Q&A: Lt. Col. John Halliday (USAFR, Ret.) Author, Flying Through Midnight
Published on July 11, 2006 at
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The sparsely-populated Asian nation of Laos is generally regarded to be the most-bombed nation on earth, having served as a second secret front of US involvement in the Vietnam War. Using its remote, difficult terrain as a political and military sanctuary, North Vietnamese forces massively infiltrated South Vietnam through Laos on the ‘Ho Chi Minh Trail,’ in reality a network of trails ranging in size from mere footpaths to roads wide enough for truck traffic. With both sides of the conflict actively fighting, and arming and supporting guerilla armies in ostensibly-neutral Laos, the nation quickly become a major focus of energy and strategy in the war.
Flying a range of covert air support missions over Laos were CIA and US Air Force special operations forces, flying from bases in neighboring countries such as Thailand. One such task were “Candlestick” missions, illuminating southward-traveling North Vietnamese night convoys with flares, so that other strike aircraft could identify and destroy them.
Recently, a reader, Christian “Semmern” Semcesen, put us in contact with Lt. Col. John Halliday (USAFR (Ret.)), the author of “Flying Through Midnight,” a memoir of his war experiences flying Candlestick missions in a C-123K Provider for the 606th Special Operations Squadron. We had a chance to interview Lt. Col. Halliday about his training, the nature of his flying over Laos, and the tactics used by “Candlestick” crews.
Q. What first interested you in flying?
A. My parents said before I talked, when they’d drive by an airport, I’d point and exclaim, “Airp! Airp!” My Uncle George — a TWA captain — reinforced the attraction. I perched on dad’s shoulders outside the cyclone fence at Washington National when Uncle George taxied-in his Super Constellation, blasting propwash in my face. George deplaned wearing his gold-striped uniform and thunderbolts hat and gave me a wind-up Super Connie with spinner props that zipped across the living room. I was hooked.Q. Why did you join the military?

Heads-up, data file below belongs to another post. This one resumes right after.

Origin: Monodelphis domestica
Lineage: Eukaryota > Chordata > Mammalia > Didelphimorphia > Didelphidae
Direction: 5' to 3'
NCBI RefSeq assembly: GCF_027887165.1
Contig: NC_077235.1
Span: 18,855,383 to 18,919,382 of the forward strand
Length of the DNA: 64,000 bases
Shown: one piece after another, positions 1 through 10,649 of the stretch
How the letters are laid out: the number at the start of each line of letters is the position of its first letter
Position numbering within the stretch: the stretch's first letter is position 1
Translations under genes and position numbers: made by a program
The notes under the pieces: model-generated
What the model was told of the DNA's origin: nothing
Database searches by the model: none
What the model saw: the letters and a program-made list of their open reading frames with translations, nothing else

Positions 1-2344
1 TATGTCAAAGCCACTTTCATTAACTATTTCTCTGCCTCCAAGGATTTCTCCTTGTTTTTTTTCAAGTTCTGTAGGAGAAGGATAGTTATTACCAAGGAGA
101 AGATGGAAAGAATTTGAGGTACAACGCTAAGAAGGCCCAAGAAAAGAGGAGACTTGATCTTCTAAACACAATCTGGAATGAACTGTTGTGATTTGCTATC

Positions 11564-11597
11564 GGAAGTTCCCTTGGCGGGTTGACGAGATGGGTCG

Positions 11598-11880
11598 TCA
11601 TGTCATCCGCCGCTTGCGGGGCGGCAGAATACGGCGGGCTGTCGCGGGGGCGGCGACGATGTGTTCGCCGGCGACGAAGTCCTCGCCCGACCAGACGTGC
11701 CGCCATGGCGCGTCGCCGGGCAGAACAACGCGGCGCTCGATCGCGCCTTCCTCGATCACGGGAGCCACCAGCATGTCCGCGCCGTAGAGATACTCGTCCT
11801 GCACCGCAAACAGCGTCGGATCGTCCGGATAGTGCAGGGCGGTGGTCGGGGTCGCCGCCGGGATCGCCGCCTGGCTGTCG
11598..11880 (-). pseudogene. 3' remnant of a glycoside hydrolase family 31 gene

A. Growing up, I never saw myself as a military man. I’d graduated from the University of Miami in June 1966. Next, I attended night classes at George Washington University and carried enough credits to keep my draft deferment while I worked at the Department of Agriculture by day. The future looked bright, but then the roof caved in.
Out of nowhere, I got my draft notice in January 1967. The Selective Service cancelled my deferment. No explanation; they’d just cancelled it. If I didn’t join another service branch by the 31st, they’d grab me, likely stick an M-16 in my hands, and toss me into the jungles of Vietnam. I was in shock. That night, my dad and I watched body bags loaded onto planes in Saigon. The day’s Washington Post said the Air Force faced a pilot shortage. Dad told me that I faced the decision of my life. I could come home in a body bag, or try to become a pilot. But Air Force training meant six years. Or, I could roll the dice, try to survive Vietnam, and be out in two. On the other hand, my boyhood flying dreams might come true. Shoved from behind, I stumbled through the open door with a smile on my lips, determined to make the best of a bad situation. Little did I know, as Joseph Campbell wrote, “Being drafted was a death and rebirth.”
Q. What was your training prior to joining the 606th SOS?
A. The standard one year of Air Force pilot training, flying the T-37 and supersonic T-38. After graduation, they assigned me to fly the C-133 at Travis AFB, California. I attended three months of training at Dover AFB, Maryland. After eighteen months of flying the “Widow Maker” into Vietnam, they ordered me to Phan Rang, Vietnam to fly C-123K cargo missions. So I attended basic school in Columbus, Ohio, then tactical training at Hurlbert Field, Florida. There was no training to be a Candlestick pilot.